iGrow Gardening: Wormy apples

David Graper
SDSU Extension Horticulture Specialist

Question from a reader

Q Help! I have two honeycrisp apple trees which I have had for about ten years and have been bearing very well for the last two years. I picked at least five five-gallon buckets of apples and only got about six apples that didn’t have worms. I sprayed with Bonide fruit tree spray as directed on the label, and it says to only spray twice. I sprayed at blossom fall and two weeks later. I practice good sanitation, always clean up fallen apples and leaves when they fall. Other people who have apple trees do not spray them at all and have no problems with the apple maggots or any other pests. I am very frustrated by this. I live in Redfield and do not travel very well (too old and don’t like to drive), so I would need to order something so please advise what I can use as the apples taste wonderful. The sprays I can order usually don’t list the ingredients in the catalogs. If I should spray more or use some other spray, please advise. I also tried the gallon jugs with various lures and the sticky red balls. I am very frustrated as the apples were large (3 to 4 inches) and looked beautiful until I cut them open. Any help you can give me will be much appreciated or pass the inquiry to someone who might help. Thank you in advance.

A I can certainly understand your frustration with having what could be a beautiful apple crop but soon learn that apple maggots have ruined it. The most important thing to remember about apple maggots is that they do not emerge from the soil until about the first part of July. That is when you need to have protective sprays on your trees, if they have been a problem in the past. The Bonide product you used is a good product but if you only spray twice, as you mentioned, you would likely only get protection from some fruit and leaf diseases and possibly codling moth, that attacks the young fruit, shortly after they form in the spring. The gallon jugs with a variety of stuff fermenting inside is generally not effective for controlling any apple pests, except some types of fruit flies perhaps that would usually only attack rotting apples.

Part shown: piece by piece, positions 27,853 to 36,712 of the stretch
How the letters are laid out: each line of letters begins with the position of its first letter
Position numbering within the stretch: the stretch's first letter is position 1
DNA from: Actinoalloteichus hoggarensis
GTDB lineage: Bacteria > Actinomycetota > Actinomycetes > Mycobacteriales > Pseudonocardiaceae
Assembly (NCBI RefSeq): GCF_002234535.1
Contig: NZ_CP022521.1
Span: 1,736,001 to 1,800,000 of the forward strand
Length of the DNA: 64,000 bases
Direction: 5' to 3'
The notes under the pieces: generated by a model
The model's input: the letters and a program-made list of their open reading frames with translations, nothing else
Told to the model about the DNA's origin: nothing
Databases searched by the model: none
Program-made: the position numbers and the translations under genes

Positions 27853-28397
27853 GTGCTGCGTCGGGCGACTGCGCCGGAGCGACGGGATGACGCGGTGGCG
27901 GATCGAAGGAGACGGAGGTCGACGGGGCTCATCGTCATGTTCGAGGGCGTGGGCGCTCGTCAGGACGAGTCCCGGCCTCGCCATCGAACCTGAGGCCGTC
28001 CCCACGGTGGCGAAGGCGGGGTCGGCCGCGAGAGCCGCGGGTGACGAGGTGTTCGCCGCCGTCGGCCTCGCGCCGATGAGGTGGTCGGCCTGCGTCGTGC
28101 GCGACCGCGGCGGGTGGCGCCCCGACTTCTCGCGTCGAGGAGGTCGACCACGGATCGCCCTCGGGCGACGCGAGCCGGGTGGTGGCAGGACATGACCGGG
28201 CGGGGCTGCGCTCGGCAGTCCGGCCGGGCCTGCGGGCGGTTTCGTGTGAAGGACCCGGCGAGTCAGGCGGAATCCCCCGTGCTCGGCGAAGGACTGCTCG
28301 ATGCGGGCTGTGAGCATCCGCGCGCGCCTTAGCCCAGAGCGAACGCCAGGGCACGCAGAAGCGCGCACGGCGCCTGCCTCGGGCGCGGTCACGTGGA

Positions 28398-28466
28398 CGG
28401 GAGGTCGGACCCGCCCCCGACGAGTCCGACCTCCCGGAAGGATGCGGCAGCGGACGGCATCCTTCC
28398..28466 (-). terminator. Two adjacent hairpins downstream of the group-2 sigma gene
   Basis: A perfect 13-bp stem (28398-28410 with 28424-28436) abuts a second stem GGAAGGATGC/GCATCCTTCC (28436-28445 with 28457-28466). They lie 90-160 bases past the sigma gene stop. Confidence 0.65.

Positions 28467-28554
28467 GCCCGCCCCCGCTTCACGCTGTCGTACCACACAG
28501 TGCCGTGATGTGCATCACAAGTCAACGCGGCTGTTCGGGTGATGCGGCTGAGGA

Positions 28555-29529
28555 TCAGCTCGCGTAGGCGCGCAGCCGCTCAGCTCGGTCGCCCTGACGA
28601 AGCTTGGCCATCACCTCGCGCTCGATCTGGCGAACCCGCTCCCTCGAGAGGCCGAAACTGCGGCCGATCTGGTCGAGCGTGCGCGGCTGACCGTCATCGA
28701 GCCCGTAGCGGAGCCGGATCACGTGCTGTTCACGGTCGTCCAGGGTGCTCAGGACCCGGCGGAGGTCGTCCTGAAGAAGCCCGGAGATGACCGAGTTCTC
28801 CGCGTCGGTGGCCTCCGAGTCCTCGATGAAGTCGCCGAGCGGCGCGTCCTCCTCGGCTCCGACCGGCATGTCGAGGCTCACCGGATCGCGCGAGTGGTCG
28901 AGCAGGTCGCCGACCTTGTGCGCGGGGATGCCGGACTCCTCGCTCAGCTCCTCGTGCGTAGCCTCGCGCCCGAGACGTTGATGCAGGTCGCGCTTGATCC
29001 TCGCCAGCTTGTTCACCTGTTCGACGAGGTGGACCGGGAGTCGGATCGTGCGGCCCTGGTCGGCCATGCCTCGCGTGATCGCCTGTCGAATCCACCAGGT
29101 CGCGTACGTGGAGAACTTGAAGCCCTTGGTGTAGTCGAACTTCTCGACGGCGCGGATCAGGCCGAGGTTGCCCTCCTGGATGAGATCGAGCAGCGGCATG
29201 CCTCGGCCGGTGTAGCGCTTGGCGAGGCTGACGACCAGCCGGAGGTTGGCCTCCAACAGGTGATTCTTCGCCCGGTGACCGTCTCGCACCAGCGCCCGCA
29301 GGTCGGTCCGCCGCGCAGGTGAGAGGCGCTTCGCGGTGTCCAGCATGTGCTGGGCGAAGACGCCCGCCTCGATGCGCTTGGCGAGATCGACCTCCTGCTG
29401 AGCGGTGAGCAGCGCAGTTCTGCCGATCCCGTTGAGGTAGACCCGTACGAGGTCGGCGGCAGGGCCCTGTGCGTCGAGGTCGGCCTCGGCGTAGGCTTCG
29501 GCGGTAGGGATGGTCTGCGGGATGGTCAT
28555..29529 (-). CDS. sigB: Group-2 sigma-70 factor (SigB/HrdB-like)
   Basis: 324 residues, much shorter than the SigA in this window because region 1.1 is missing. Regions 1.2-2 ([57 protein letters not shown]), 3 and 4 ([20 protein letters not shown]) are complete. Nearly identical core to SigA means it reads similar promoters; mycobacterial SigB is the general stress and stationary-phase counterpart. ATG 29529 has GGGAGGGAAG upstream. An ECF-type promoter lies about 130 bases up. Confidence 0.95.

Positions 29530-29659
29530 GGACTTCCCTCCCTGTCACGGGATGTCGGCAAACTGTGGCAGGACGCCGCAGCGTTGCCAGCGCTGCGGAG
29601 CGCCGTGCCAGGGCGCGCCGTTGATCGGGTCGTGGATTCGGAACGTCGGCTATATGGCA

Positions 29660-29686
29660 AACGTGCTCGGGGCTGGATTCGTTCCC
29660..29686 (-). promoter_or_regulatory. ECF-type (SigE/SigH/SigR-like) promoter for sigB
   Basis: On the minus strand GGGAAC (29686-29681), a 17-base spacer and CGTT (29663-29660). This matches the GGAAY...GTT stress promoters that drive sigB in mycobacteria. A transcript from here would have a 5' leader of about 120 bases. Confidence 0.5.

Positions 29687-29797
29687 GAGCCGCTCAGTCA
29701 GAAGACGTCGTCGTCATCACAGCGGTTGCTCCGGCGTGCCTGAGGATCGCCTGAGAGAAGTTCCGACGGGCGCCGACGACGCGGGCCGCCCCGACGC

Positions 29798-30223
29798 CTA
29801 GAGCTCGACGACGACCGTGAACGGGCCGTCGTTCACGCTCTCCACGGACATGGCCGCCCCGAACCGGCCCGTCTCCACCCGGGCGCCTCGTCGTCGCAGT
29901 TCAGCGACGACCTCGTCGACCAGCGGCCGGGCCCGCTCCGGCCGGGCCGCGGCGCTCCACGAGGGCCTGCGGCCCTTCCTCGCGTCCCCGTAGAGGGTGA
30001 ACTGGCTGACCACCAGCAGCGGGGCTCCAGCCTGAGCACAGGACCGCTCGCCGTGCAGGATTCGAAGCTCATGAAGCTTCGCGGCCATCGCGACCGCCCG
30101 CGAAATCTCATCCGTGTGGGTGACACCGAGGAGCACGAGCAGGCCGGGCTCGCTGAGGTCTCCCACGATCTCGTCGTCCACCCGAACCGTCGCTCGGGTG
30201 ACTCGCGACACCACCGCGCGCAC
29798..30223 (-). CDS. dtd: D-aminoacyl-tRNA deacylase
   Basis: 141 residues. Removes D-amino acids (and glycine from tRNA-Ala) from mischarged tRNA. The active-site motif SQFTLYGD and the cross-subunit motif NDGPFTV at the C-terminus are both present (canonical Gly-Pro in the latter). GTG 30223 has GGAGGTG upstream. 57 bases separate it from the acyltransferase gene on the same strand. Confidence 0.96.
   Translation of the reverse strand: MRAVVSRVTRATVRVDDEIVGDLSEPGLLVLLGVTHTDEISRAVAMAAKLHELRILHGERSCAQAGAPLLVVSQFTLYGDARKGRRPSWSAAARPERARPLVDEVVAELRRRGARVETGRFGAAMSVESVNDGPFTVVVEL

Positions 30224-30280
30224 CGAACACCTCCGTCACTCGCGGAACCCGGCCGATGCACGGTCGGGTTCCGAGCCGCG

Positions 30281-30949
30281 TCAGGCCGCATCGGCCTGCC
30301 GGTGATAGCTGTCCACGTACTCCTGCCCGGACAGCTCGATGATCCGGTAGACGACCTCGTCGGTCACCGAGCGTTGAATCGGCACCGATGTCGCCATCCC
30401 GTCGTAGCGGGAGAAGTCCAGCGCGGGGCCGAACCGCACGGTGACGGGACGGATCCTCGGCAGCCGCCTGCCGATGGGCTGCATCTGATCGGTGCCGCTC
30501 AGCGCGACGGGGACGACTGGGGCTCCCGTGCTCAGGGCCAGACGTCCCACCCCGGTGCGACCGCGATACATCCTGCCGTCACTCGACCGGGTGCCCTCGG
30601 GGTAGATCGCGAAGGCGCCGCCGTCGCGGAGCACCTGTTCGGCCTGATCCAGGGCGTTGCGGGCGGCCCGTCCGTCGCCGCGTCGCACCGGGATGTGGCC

Here is a portion of John Ball’s Pest Update newsletter that he publishes each week during the summer. If you want to see that week’s full text (June 27, 2018) with pictures, got to:

Apple maggot (Rhagoletis pomonella) is the most serious apple pest and treatments should begin by the end of June.

Symptoms of a maggot infestation are dimpled, lumpy appearance to the surface of the apple and the flesh often turning mushy and containing the brown trails of the larvae, hence the other common name “railroad worm.” A sure sign of the pest – an unpleasant one if you happen to find one, or half of one, while eating the apple – is a small (1/4”), creamy white and legless larva in the fruit. The adults, resembling houseflies with banded wings, should be flying and placing eggs on the developing apples in another week or two and will continue egg-laying for another month. Once the eggs hatch the larvae burrow into the apple. The apple maggot pupates in the soil and probably will be emerging as an adult beginning next week. However, egg laying does not really begin until a week or so later so there is still time plenty of time to begin treatments (even if any eggs are laid now, the egg is either crushed by the expanding fruit or the larvae cannot survive in the high-acid of the newly developing apple). Treatment is either Carbaryl (Sevin) or Malathion applied starting in another week or two with subsequent applications every 7 to 10 days for three or four applications. Apple maggots tend to emerge from the soil after a 1/2-inch rains so some producers time applications with rainfall, but this is not necessary for the home production.

Another means of management is to place 3-inch diameter bright red balls in the tree, about 2 in semi dwarf trees (about 10-15 feet tall) and 5 in standard size trees (about 20-30 feet tall) that are covered with a sticky material called Tanglefoot. The female apple maggot always flies to the biggest, brightest apple to lay her eggs and these will be the biggest, brightest “apples” in the tree. You cannot eliminate the pest by using this control, but the population can be significantly reduced. The “apples” can be made from material found in almost any garden store – even can find Tanglefoot at most hardware stores or you can buy the completed “apples” from the Internet, try

Still another possible control measure is to spray Kaolin clay on the fruit. The clay is not a true pesticide, but it irritates the adult apple maggot and they tend to fly to other fruit. The clay must be reapplied if we have some heavy rains so expect to make several applications during a season. It often takes at least three applications to work. The clay is sold as “Surround At Home” and can also be obtained from

Did the cold temperatures kill emerald ash borers?

Emerald ash borer must survive our winters like any other insect that wants to make South Dakota home. The trick for many insects is not hibernating like bears or head south like many birds and the monarch butterflies, instead they supercool in late autumn (which sounds kind of cool!). This is the ability to cool liquids, like water, below their normal freezing point without forming ice. Ice crystals forming in a cell is a killer for any life.

Your car radiator also has liquid that better not freeze as the ice will damage the radiator much like ice formation damages a living cell. We use an antifreeze in our car radiators to keep the liquid from freezing. Insects make their own antifreeze out of alcohol, proteins, and sugars. Much like the antifreeze in your car, this allows the insect to survive a lower temperature than 32°F, but there is still a limit to supercooling. Once the temperature drops below the specific threshold for an insect, the liquid will quickly freeze, and the insect die.